[ExI] darpa's notion of using a retrofitted fighter jet to launch payloads
atymes at gmail.com
Tue Feb 17 00:31:10 UTC 2015
Sorry for the late response - busy last week.
On Mon, Feb 9, 2015 at 11:13 AM, justin corwin <outlawpoet at gmail.com> wrote:
> If there were a dedicated small payload rocket, I think more cubesats
> might get made
We're working on it. If you want to help a bit, there's a student team
running a KickStarter for an allied effort:
https://www.kickstarter.com/projects/1092366470/project-spartan-spear . Or
if you happen to know investors (angels, people with enough assets that the
SEC calls them "accredited investors", and/or corporate money looking to
develop such a capability), we'll happily take introductions to them.
> Also, currently small payloads often have to wait, which mean timely
> payloads need dedicated launchers. If you could guarantee a launch within
> six months, you might attract more business as well.
Yep that's a definite pain point we've noticed. We are planning to launch
within six months of contract signing - possibly less, but the gating
factor at that point is getting government clearance (mainly FAA, probably
FCC, possibly NOAA & Department of Commerce, depending on who's launching
for who and what the satellite does). In theory we might be able to pull
sub-week turnarounds if all the agencies gave immediate approvals (which
would probably only happen for NASA or USAF emergencies).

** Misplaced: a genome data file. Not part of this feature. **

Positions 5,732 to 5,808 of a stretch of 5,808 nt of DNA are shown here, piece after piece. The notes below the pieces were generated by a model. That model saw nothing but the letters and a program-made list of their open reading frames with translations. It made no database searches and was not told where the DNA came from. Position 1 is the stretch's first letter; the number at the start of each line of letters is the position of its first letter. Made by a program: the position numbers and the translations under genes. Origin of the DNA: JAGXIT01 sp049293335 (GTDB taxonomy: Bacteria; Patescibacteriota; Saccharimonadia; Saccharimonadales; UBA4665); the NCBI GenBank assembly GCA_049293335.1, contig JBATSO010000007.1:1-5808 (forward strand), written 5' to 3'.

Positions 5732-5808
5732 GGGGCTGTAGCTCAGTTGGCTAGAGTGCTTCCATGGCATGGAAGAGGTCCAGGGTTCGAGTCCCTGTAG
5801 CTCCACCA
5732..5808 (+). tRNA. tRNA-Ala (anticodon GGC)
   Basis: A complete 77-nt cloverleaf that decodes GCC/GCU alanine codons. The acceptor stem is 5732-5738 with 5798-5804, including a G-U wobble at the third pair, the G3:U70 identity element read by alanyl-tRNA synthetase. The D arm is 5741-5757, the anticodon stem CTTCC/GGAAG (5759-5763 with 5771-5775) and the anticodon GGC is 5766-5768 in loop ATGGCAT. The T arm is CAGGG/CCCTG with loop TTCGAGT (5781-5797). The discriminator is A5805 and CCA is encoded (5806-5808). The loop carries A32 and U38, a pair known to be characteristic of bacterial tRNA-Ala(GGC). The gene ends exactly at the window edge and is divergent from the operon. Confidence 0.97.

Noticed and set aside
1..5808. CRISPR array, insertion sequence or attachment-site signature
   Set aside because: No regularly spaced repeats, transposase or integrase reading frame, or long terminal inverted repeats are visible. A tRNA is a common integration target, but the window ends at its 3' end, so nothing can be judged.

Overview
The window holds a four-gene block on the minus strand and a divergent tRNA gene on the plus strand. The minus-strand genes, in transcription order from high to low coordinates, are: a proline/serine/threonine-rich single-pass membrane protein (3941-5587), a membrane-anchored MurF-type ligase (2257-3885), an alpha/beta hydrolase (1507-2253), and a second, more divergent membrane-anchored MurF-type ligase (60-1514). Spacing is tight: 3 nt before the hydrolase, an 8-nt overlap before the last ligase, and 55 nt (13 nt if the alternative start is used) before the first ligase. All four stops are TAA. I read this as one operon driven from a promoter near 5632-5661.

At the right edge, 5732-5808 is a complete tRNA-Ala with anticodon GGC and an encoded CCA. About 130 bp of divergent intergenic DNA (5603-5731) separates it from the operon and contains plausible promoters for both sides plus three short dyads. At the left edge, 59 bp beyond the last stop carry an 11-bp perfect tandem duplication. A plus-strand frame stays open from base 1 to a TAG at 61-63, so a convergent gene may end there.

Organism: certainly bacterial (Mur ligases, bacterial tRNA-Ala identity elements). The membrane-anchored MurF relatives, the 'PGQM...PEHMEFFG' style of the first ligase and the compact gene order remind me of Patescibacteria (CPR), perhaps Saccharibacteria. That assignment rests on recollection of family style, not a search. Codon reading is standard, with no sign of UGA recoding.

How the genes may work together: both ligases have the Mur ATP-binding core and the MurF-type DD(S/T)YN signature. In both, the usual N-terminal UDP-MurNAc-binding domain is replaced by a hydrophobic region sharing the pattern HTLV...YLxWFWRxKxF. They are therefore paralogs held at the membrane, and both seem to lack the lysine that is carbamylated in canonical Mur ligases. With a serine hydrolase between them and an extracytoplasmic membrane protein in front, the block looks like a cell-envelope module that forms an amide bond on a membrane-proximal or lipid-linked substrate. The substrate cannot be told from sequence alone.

As to the comment elsewhere on the thread about CubeSat launch prices going
up: what appears to have happened is that there were certain providers who
promised cheap launch, but then rarely (possibly never) came through. So
their low prices were always fictional. (I have heard of at least one tale
- I'm not sure whether it is entirely true - where a would-be launch
provider just folded, absconding with the customer's money and satellite.)
Others thought they could cram on another CubeSat for not much - if you
have a few kg spare capacity anyway, what can it hurt - but ran into
organizational problems, such as main payload customers objecting to the
perceived added risk the extra payloads brought, so those launch providers
had to renege or find other ways to honor the launch commitment. Now that
both of these classes are getting discredited, the
higher-price-but-will-actually-launch providers' prices are beginning to
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